Tuesday, September 24, 2013

Why Wolves Don't Roam Dartmouth

We just acquired a very simple little document that says so much. On one side is a statement from the constable of Chesterfield, New Hampshire, attesting that Abner Ally brought to him on December 12, 1778, one dead adult male wolf. The other side is a receipt from Nicholas Gilman dated March 13, 1779, for ten pounds given to Abner Ally for killing a wolf.

Ten pounds! That was just a little less than a sergeant in the British army would have earned in a year. Abner Ally must have protected that scrap of paper very carefully for the long winter until he could collect his bounty (marked on the document with the hole punch).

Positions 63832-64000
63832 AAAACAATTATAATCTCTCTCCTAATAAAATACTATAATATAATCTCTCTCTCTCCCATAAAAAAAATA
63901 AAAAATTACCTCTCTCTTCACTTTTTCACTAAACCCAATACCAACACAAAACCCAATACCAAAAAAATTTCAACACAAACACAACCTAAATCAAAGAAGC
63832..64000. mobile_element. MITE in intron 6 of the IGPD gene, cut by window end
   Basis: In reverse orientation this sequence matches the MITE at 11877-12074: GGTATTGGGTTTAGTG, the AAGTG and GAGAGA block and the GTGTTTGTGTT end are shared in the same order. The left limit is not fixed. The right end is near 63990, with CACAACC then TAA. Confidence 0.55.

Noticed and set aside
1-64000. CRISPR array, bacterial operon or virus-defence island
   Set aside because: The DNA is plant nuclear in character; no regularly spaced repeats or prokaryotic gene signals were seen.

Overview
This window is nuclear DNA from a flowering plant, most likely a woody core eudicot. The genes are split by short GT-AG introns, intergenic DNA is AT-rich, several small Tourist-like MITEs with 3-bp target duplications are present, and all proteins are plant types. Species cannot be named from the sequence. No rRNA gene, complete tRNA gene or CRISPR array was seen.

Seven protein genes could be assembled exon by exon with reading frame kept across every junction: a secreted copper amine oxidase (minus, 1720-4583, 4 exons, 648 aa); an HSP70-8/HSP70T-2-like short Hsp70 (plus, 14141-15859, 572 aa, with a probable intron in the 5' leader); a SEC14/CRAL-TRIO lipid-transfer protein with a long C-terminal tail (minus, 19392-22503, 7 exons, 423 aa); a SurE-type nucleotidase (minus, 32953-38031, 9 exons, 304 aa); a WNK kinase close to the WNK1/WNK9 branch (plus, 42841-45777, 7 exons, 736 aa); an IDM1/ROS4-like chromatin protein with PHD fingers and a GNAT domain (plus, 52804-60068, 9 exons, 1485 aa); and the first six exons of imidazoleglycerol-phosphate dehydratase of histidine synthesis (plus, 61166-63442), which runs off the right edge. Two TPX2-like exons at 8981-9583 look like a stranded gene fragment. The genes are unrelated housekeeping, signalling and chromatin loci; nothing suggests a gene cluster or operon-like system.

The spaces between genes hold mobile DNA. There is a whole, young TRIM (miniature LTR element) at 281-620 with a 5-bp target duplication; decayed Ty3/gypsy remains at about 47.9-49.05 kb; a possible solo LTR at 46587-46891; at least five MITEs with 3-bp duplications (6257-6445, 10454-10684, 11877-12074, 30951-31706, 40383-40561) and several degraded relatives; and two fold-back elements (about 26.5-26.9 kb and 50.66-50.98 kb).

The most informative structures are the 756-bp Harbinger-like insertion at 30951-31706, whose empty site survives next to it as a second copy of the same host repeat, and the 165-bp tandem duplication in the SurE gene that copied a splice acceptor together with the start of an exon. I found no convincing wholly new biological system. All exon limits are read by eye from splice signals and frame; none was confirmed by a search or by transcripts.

This sent us searching into our copy of the first published laws of the newly formed state of New Hampshire from 1780. Sure enough, on November 28th, 1778 (just two weeks before Abner killed his wolf), the state passed a law offering a bounty of ten pounds for a full-grown wolf, and five pounds for a whelp.

The law fulfilled its intent. The state paid its last bounty in 1895 and wolves are only just now beginning to return to the area.

We are still cataloging this one, but we will link to the record soon.

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